Thermomechanical characterization of Hastelloy-X under uniaxial cyclic loading

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    In most high-temperature engineering applications, components are subjected to complex combinations of thermal and mechanical loading during service. A number of viscoplastic constitutive models were proposed which potentially can provide mathematical descriptions of material response under such conditions. Implementation of these models into large finite element codes such as MARC has already resulted in much improved inelastic analysis capability for hot-section aircraft engine components. However, a number of questions remain regarding the validity of methods adopted in characterizing these constitutive models for particular high-temperature materials. One area of concern is that the majority of experimental data available for this purpose are determined under isothermal conditions. This is in contrast to service conditions which, as noted above, almost always involve some form of thermal cycling. The obvious question arises as to whether a constitutive model characterized using an isothermal data base can adequately predict material response under thermomechanical conditions. An experimental program was initiated within the HOST program to address this particular concern. The results of the most recent isothermal and thermomechanical experiments are described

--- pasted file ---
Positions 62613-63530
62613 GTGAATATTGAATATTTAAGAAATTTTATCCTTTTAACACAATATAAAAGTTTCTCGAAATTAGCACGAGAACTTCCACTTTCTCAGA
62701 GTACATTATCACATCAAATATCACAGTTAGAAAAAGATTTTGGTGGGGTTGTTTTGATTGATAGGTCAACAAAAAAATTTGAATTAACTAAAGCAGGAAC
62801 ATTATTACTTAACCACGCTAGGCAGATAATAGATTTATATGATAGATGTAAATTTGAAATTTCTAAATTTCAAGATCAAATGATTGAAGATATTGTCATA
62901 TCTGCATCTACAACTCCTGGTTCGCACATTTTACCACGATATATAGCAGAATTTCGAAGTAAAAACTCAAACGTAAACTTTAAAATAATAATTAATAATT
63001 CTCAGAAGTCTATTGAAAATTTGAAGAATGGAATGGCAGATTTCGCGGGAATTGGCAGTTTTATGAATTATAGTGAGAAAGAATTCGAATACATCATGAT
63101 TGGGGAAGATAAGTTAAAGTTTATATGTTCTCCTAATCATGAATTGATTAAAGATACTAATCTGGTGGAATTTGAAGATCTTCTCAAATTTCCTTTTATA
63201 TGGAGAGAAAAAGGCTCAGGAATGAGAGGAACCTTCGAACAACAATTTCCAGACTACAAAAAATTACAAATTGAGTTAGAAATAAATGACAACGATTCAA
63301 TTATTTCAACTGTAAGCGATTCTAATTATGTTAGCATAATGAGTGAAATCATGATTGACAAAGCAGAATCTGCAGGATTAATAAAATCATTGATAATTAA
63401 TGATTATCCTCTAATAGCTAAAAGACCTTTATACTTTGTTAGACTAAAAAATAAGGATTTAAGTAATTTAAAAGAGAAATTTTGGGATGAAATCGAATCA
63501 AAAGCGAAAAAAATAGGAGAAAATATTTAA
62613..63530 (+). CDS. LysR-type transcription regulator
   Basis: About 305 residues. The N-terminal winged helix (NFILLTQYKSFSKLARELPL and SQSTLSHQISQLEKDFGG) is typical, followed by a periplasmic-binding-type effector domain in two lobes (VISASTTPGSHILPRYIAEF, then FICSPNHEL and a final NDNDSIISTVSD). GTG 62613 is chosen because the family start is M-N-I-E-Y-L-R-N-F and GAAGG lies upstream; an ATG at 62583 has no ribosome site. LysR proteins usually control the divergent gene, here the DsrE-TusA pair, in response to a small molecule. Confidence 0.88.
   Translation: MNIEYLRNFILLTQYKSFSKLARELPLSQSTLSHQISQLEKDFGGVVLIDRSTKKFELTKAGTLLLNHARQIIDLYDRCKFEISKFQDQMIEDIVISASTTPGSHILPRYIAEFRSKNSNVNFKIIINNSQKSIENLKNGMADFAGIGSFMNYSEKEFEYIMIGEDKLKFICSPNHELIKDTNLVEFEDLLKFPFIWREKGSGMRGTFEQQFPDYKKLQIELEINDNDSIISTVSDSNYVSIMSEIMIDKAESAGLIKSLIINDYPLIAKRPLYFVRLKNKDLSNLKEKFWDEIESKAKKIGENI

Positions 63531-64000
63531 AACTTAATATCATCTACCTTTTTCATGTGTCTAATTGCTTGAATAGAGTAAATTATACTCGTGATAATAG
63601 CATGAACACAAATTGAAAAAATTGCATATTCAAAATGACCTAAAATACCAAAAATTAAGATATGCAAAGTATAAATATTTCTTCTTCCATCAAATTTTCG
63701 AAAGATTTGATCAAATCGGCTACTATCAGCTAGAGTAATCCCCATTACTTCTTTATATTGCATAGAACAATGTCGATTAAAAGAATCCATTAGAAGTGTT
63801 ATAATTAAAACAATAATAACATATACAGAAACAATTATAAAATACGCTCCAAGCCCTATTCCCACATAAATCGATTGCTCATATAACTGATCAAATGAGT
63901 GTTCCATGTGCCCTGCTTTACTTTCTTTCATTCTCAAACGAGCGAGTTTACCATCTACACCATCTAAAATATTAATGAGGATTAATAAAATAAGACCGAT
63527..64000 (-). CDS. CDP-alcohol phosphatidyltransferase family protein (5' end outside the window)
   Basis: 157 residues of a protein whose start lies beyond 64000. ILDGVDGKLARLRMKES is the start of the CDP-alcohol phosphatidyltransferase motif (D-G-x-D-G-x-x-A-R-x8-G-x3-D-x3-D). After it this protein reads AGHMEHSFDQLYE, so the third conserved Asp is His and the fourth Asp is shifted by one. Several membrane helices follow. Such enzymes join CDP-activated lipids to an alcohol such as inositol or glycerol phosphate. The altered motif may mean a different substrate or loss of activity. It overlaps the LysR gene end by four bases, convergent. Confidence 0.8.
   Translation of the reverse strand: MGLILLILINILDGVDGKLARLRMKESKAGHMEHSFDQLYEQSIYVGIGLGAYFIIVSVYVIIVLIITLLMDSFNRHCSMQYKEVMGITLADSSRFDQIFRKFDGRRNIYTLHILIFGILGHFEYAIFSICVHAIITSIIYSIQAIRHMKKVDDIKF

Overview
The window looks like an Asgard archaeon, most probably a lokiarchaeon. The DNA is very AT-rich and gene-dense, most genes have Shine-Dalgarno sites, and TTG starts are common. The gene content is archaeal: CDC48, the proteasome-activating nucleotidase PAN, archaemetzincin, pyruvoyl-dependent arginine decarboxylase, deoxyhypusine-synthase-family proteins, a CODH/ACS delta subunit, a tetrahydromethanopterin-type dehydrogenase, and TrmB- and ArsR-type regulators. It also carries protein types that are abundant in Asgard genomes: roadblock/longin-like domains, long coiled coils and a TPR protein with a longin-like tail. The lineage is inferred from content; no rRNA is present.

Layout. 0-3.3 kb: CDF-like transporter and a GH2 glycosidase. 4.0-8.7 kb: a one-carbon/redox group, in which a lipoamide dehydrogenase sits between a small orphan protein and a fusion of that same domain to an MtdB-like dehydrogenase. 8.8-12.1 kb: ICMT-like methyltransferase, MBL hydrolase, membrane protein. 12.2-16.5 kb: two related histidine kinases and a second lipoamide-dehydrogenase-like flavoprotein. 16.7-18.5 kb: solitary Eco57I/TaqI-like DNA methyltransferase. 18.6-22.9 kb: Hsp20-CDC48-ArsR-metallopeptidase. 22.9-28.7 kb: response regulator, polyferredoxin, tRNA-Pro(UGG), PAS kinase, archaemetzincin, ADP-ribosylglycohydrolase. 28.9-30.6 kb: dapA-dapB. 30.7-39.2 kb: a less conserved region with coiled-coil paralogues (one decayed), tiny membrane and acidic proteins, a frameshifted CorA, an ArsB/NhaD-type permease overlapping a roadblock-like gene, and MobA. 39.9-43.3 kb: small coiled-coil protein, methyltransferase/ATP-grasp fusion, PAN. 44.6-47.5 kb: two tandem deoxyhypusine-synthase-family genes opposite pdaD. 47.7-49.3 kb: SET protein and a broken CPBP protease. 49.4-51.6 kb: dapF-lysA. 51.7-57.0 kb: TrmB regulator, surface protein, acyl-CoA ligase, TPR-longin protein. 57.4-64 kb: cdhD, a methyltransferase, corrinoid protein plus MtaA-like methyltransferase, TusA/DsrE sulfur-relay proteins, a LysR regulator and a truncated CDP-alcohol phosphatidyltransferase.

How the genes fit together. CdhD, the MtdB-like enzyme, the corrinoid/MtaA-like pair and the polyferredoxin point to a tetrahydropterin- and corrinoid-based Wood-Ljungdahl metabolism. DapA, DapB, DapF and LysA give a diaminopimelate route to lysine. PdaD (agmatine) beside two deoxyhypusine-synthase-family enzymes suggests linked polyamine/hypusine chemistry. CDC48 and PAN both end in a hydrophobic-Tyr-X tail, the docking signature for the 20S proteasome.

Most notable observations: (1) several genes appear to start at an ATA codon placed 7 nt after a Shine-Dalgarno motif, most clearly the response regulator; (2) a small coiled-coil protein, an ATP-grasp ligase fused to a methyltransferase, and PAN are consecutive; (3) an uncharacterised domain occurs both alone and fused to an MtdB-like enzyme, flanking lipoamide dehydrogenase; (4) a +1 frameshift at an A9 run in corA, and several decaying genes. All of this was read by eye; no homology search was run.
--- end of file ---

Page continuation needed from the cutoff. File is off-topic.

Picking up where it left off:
Narrow-line Laser Cooling by Adiabatic Transfer

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    We propose and demonstrate a novel laser cooling mechanism applicable to particles with narrow-linewidth optical transitions. By sweeping the frequency of counter-propagating laser beams in a sawtooth manner, we cause adiabatic transfer back and forth between the ground state and a long-lived optically excited state. The time-ordering of these adiabatic transfers is determined by Doppler shifts, which ensures that the associated photon recoils are in the opposite direction to the particle's motion. This ultimately leads to a robust cooling mechanism capable of exerting large forces via a weak transition and with reduced reliance on spontaneous emission. We present a simple intuitive model for the resulting frictional force, and directly demonstrate its efficacy for increasing the total phase-space density of an atomic ensemble. We rely on both simulation and experimental studies using the 7.5~kHz linewidth 1^1S0_0 to 3^3P1_1 transition in 88^{88}Sr. The reduced reliance on spontaneous emission may allow this adiabatic sweep method to be a useful tool for cooling particles that lack closed cycling transitions, such as molecules.Comment: 5 pages, 4 figure